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I'm reading chapter 5 of Nielsen's textbook about vanishing gradients. He states:

In at least some deep neural networks, the gradient tends to get smaller as we move backward through the hidden layers. This means that neurons in the earlier layers learn much more slowly than neurons in later layers. And while we've seen this in just a single network, there are fundamental reasons why this happens in many neural networks. The phenomenon is known as the vanishing gradient problem.

He goes on to say:

One response to vanishing (or unstable) gradients is to wonder if they're really such a problem. Momentarily stepping away from neural nets, imagine we were trying to numerically minimize a function f(x) of a single variable. Wouldn't it be good news if the derivative f′(x) was small? Wouldn't that mean we were already near an extremum? In a similar way, might the small gradient in early layers of a deep network mean that we don't need to do much adjustment of the weights and biases?

My confusion with the vanishing gradient problem stems from this particular statement:

In at least some deep neural networks, the gradient tends to get smaller as we move backward through the hidden layers. This means that neurons in the earlier layers learn much more slowly than neurons in later layers.

And my question relates to this particular question:

Wouldn't it be good news if the derivative f′(x) was small? Wouldn't that mean we were already near an extremum?


Specifically, don't small derivatives indicate that the parameters have essentially converged and, therefore, finished learning? Since the gradients of the earlier layers are smaller compared to later layers, shouldn't this mean that earlier layers learn faster?

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There are at least two issues here:

  1. We are optimising a function of many variables. A partial derivative along one variable doesn't tell us anything about the function's distance from the optimum. It only tells us how much a change of that variable is related to the change of the function.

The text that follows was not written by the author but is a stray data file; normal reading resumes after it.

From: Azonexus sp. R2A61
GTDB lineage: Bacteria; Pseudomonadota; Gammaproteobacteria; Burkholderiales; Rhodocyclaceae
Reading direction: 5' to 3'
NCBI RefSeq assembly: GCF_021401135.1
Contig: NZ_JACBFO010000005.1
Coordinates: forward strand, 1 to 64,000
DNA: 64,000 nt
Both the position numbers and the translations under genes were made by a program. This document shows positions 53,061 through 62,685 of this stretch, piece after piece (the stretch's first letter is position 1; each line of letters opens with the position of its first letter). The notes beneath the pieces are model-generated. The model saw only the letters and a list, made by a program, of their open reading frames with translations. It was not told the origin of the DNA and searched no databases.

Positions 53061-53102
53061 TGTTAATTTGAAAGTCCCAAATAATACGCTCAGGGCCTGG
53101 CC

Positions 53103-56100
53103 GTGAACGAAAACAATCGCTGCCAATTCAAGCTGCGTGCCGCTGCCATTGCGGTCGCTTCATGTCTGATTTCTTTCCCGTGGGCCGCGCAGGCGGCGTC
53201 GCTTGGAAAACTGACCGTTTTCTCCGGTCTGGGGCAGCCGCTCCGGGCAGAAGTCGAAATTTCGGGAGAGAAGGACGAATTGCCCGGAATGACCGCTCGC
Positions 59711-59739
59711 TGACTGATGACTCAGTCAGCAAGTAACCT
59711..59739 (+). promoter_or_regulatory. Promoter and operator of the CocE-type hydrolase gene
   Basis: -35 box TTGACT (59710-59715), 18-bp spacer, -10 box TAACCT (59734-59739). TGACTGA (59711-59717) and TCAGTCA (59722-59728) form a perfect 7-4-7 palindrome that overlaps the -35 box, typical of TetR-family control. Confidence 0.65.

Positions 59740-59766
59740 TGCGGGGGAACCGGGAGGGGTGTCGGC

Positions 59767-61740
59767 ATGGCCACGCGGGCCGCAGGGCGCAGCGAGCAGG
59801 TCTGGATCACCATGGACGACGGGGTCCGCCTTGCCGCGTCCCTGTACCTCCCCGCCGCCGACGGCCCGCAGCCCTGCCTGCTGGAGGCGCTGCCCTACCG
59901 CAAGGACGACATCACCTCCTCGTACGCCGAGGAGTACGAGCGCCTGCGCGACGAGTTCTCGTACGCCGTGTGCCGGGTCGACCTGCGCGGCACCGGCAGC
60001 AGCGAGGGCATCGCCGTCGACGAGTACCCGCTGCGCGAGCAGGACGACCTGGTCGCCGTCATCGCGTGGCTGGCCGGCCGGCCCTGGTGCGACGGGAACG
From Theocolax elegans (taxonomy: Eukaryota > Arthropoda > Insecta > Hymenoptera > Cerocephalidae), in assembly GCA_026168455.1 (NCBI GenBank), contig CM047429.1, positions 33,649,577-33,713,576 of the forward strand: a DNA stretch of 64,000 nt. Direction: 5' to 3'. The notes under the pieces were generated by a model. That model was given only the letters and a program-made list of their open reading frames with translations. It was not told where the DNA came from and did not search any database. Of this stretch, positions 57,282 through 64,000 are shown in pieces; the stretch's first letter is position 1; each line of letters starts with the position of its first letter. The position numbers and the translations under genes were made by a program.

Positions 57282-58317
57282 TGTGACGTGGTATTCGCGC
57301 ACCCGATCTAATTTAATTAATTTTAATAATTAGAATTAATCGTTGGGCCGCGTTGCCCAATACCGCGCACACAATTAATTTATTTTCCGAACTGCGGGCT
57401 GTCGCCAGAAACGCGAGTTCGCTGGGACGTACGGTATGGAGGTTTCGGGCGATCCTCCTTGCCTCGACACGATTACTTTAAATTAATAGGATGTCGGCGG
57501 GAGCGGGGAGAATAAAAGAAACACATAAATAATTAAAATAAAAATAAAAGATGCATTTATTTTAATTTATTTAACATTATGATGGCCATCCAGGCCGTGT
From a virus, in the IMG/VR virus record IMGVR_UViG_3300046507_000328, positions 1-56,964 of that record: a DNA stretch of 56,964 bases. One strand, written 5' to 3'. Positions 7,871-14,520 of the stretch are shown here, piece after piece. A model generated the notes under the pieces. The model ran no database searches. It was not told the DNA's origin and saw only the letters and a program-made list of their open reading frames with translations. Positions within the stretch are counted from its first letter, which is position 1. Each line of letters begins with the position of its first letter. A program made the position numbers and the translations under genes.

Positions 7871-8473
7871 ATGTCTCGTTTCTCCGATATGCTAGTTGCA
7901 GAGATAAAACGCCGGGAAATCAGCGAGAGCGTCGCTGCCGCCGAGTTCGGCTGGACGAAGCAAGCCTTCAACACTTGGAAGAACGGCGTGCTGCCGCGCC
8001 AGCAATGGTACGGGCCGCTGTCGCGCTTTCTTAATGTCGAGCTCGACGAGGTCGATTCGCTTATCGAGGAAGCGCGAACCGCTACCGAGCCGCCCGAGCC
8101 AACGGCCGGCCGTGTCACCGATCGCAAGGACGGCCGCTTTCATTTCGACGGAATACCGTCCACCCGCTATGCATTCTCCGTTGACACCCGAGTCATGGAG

2. A partial derivative close to zero doesn't necessarily mean we are close to the (global) optimum. We may be as well close only to a local optimum, or at a plateau, which can both be far, far away from the global optimum.

So, as the consequence, the partial derivative doesn't tell you much about learning. Only the function value (the error) itself contains that information.

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  • $\begingroup$ So visually, if a partial derivative is close to zero because of the vanishing gradient problem, does this mean we're close to a local optimum or a plateau? $\endgroup$ – dkhara Mar 28 '20 at 23:00
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    $\begingroup$ That's one (2nd) possibility. There is also the possibility that changes in one weight don't influence the result too much, because, so early in the network, the error gets distributed over many weights. Mathematically, this follows from the chain rule, described in @tchainzzz's answer. The two possibilities are independent, they can act simultaneously. $\endgroup$ – Igor F. Mar 29 '20 at 7:25
  • $\begingroup$ The local optimum and plateaus make more sense to me because they can be visualized easily. Is there a visual interpretation of what you're describing here (specifically the error getting distributed over many weights), or is this more of just a consequence of the chain rule? $\endgroup$ – dkhara Mar 29 '20 at 15:26
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Recall that the backpropagation algorithm involves heavy usage of the chain rule, which means that the derivatives of early layers with respect to the output is represented as a long series of multiplications.

The gradient signal at the start maybe be fairly strong. But if your derivatives tend to be small -- say, on the order of 0.1, just as an example -- the last layer will receive a gradient of order 0.1, the penultimate layer will receive a gradient of order 0.01, then 0.001, and so on. At the start of your network, so many small numbers have been multiplied in the computation of the gradient that your parameters won't move much at all.

So a small derivative in this case does not necessarily tell you that you have converged, as you can see. Think of the "speed of learning" as, very loosely, the amount by which your parameters step toward the optimum. Then with this formulation, even if the gradient is very small, if the optima is far away, then you've really only moved an infinitesimal part of the way -- which isn't fast at all.

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